+  <resource id="APIOverview" title="API Overview" location="api.html"/>
   	  <resource id="APIDocumentationDir" title="'apidocs' directory" location="apidocs"/>
  -	  <resource id="Introduction" title="Overview: XSL Transformer for Java" location="overview.xml-index.html"/>
  +	  <resource id="Introduction" title="Overview: XSL Transformer for Java" location="overview.html"/>
     <resource id="APIDocumentation" title="API Documentation" location="apidocs/index.html"/>	
  -  <resource id="ReadmeDocumentation" title="Release Notes" location="readme.xml-index.html"/>
  +  <resource id="ReadmeDocumentation" title="Release Notes" location="readme.html"/>
     <resource id="readme.xml" title="XML version of the Readme file" location="../docs/readme.xml"/>
     <human-resource id="xalandev" name="Xalan Development Mailing List" mailto="xalan-dev@xml.apache.org"/>
     <human-resource id="sboag" name="Scott Boag" mailto="scott_boag@lotus.com"/>
  @@ -98,4 +98,7 @@
   <resource id="XSLTProcessorAppletsetDocumentURLDoc" title="XSLTProcessorApplet setDocumentURL() method" location="apidocs/org/apache/xalan/xslt/client/XSLTProcessorApplet.html#setDocumentURL(java.lang.String)"/>
   <resource id="XSLTProcessorAppletsetStyleURLDoc" title="XSLTProcessorApplet setStyleURL() method" location="apidocs/org/apache/xalan/xslt/client/XSLTProcessorApplet.html#setStyleURL(java.lang.String)"/>
  +<resource id="usagepatterns_fr_jindex" title="Usage Patterns" location="../usagepatterns.html"/>
  +<resource id="dtm_fr_jindex" title="DTM (Document Table Model)" location="../dtm.html"/>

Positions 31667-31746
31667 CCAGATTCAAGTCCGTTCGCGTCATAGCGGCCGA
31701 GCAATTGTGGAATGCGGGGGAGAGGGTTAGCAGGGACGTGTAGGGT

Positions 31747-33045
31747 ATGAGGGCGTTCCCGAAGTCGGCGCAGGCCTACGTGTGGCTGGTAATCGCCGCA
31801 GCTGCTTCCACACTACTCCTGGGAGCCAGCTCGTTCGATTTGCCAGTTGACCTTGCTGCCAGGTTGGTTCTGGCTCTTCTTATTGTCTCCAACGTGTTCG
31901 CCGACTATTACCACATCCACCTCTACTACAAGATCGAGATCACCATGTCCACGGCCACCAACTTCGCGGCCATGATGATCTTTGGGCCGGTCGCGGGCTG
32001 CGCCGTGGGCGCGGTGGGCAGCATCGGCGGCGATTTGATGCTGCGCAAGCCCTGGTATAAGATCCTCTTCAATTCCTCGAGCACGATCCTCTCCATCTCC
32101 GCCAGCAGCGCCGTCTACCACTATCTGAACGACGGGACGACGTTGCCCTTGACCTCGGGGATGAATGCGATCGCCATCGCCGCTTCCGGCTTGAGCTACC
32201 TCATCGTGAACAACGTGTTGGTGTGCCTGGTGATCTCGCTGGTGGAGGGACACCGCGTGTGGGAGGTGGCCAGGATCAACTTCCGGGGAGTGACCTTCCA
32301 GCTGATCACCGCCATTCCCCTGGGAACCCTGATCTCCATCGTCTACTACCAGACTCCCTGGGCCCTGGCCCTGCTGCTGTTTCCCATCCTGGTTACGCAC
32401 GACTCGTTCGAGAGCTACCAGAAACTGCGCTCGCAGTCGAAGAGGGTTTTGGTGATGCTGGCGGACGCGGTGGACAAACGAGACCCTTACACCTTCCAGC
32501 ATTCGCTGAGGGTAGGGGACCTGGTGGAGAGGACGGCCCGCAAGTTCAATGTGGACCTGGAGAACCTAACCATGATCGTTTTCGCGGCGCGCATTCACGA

+<resource id="ext_fr_jindex_o_a_x_x_ext" title="Xalan Extensions" location="../../../../../../extensions.html"/>
  1.9       +94 -156   xml-site/sources/xalan/readme.xml
  Index: readme.xml
  RCS file: /home/cvs/xml-site/sources/xalan/readme.xml,v
  retrieving revision 1.8
  retrieving revision 1.9
  diff -u -r1.8 -r1.9
  --- readme.xml	2000/01/20 16:39:04	1.8
  +++ readme.xml	2000/02/17 16:48:45	1.9
  @@ -1,8 +1,8 @@
   <?xml version="1.0" standalone="no"?>
   <!DOCTYPE s1 SYSTEM "sbk:/style/dtd/document.dtd"[
  -<!ENTITY done-j SYSTEM "sbk:/sources/xalan/DONE">
  -<!ENTITY status-j SYSTEM "sbk:/sources/xalan/STATUS">
  -<!ENTITY bugs-j SYSTEM "sbk:/sources/xalan/BUGS">]>
  +<!ENTITY done-j SYSTEM "DONE">
  +<!ENTITY status-j SYSTEM "STATUS">
  +<!ENTITY bugs-j SYSTEM "BUGS">]>
    * The Apache Software License, Version 1.1
  @@ -61,158 +61,96 @@
    * <http://www.apache.org/>.
   <s1 title="Release Notes">
  -  <s2 title="Disclaimer">
  -    <p>In its current form, &xslt4j; is a Developer Preview, not a product.
  -    It implements a draft standard that is still in design.  APIs will continue to change, 
  -    with no promise of backwards compatibility.  This software contains known and unknown bugs.  
  -    We recommend against using this software for mission critical applications.  
  -    The Apache Software Foundation will not take responsibility for any problems that may ensue
  -    from using this software.</p>
  - 		<p>For a general overview of &xslt4j;, see <resource-ref idref="Introduction"/>. For information about the &xslt4j;
  -     API, see <resource-ref idref="APIOverview"/> and <resource-ref idref="APIDocumentation"/>.</p>    
  -		<p>For the Apacke Software License, see <resource-ref idref="ApacheLicense"/>.</p> 
  -	</s2>
  -	 <s2 title="Performance Notes"> 
  -		<p>We have done a great deal in versions 0.18 and 0.19 to improve performance. However, as these things often go, we